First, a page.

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Landfill Methane Outreach Program

EPA Recognizes Partners for Economic and Environmental Successes in Landfill Gas Energy (2012)

Award Winners

Each year, EPA’s Landfill Methane Outreach Program (LMOP) recognizes select Partners for excellence in innovation and creativity, success in promoting landfill gas (LFG) energy, and achieving both environmental and economic benefits. These award-winning LFG energy projects and companies contribute to job creation and provide energy savings and green power generation. On January 30, 2013, Partners accepted the following awards at LMOP’s 16th Annual Conference and Project Expo in Baltimore, Maryland.

2012 Projects of the Year: LMOP was pleased to recognize seven projects that generate renewable energy from a local source while also protecting the climate and strengthening the economy. These projects will avoid the emissions of 269,770 metric tons of carbon dioxide equivalent per year, which is the equivalent of the annual greenhouse gas emissions from nearly 52,900 passenger vehicles or the carbon dioxide emissions from more than 627,000 barrels of oil consumed. The electricity-generating projects total approximately 50 megawatts of generation capacity, and the direct-use project utilizes 50 standard cubic feet per minute of LFG.

  • Anne Arundel County’s Millersville Landfill Electricity Project, Maryland — After more than 12 years of exploring options and negotiating agreements only to come to a dead end every time, Anne Arundel County’s persistence paid off with a 3.2-megawatt (MW) LFG electricity project brought to fruition by a team of numerous government agencies and private companies. Independent state agency Northeast Maryland Waste Disposal Authority contributed oversight and management for design, engineering and construction of the project while Landfill Energy Systems built, operates and maintains it. The first LFG energy project located in the county, it generates green power for the local grid while providing revenue for county-wide energy efficiency and solid waste projects. A combination of local bond sales and $2 million in American Recovery and Reinvestment Act (ARRA) funding, and cooperation among local, state, and federal government determined this project’s success.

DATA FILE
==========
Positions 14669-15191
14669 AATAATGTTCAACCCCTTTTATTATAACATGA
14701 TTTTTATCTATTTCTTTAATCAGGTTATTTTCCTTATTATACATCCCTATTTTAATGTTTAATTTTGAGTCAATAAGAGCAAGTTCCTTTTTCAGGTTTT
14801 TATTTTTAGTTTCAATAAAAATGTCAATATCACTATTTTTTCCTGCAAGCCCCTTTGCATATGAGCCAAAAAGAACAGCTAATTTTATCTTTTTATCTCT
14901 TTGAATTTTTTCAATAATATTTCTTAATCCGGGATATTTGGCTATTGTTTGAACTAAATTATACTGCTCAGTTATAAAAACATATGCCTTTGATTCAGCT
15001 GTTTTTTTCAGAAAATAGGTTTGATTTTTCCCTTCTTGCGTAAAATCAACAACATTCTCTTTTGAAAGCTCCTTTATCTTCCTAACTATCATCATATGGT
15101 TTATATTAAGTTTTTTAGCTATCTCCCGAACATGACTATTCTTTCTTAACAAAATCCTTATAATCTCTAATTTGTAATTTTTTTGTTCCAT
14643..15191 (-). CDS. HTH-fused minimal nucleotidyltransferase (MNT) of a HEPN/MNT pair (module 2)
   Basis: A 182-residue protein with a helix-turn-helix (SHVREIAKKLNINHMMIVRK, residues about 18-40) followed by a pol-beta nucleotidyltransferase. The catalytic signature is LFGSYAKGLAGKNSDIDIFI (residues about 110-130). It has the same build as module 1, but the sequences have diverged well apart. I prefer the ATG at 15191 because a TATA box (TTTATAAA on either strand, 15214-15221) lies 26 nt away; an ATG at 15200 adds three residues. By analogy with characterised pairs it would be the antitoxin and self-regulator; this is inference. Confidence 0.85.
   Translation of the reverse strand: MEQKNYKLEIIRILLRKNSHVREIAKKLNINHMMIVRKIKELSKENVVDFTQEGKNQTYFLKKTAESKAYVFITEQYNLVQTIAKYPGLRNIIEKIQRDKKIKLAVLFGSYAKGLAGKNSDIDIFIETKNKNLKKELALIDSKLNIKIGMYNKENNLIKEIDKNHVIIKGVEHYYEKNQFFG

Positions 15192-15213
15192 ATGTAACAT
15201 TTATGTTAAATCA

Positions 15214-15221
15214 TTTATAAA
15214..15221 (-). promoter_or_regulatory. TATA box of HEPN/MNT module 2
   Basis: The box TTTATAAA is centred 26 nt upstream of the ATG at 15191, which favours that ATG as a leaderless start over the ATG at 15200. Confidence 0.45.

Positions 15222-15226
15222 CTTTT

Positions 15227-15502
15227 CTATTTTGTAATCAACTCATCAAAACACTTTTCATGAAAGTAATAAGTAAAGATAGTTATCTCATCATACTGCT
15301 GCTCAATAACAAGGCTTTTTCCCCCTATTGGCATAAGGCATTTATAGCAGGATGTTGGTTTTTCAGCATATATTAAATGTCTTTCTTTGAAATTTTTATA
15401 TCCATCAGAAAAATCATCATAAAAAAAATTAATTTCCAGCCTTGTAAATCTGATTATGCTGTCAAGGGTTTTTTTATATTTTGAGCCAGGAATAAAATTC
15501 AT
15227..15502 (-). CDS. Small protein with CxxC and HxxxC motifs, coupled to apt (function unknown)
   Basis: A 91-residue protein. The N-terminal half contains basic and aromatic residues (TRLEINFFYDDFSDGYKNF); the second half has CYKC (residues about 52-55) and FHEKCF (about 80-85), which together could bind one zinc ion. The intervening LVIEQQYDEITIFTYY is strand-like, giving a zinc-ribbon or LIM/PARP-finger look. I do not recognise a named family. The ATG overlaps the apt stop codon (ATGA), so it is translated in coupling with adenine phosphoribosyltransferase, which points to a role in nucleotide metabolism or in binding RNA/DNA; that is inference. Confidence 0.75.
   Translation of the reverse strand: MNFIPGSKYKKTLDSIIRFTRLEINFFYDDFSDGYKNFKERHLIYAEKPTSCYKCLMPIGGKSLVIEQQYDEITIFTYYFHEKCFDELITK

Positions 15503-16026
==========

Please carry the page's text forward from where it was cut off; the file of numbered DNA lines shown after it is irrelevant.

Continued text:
• Hickory Ridge Landfill and Coca-Cola CCHP Project, Georgia — Constructing a 6-mile, dedicated LFG pipeline, permitting three engines in a severe ozone non-attainment area, and meeting a deadline to receive a U.S. Treasury Section 1603 grant did not deter Mas Energy from developing a unique project that provides Coca-Cola’s Atlanta Syrup Branch facility with a continuous supply of renewable electricity, steam, and chilled water. This combined cooling, heat and power (CCHP) project will annually generate at least 48 million kilowatt-hours of on-site green power and provide nearly all of the plant’s energy needs, providing Coca-Cola real energy savings. Coca-Cola’s corporate strategy to advance the use of alternative energy and grow its business sustainably through economically and environmentally beneficial ventures led to the development of this award-winning project.

  • La Crosse County Landfill and Gundersen Health System CHP Project, Wisconsin — Its Onalaska Campus is 100 percent energy independent and Gundersen Health System is well on its way to meeting its 2014 total energy independence goal thanks to a public/private partnership with La Crosse County. A 2-mile pipeline brings LFG under Interstate 90 from the county landfill to create green power for the local grid and heat both buildings and water on the health system’s campus. This combined heat and power (CHP) project serves as an excellent example of cost savings combined with environmental stewardship for other health systems nationwide that struggle with rising energy costs. The county benefits from a new revenue stream and its landfill is the first in the state to receive “Green Tier” status from the Wisconsin Department of Natural Resources.

  • Lycoming County Landfill Dual Cogeneration and Electricity Project, Pennsylvania — Creative permit and power purchase agreement structuring contributed to the success of this project. Eighty percent of the Federal Bureau of Prisons’ (FBOP) Allenwood Correctional Complex’s electricity is supplied and 90 percent of the power and thermal needs of the Lycoming County Landfill complex are met through the combustion of LFG in four internal combustion engines (6.2 MW total). The FBOP gains long-term power price stability and clean energy (toward meeting federal renewable energy requirements), and the county receives funding for updating its gas collection system and revenue for the LFG without having to pay anything since PPL Renewable Energy developed, owns, and operates the project.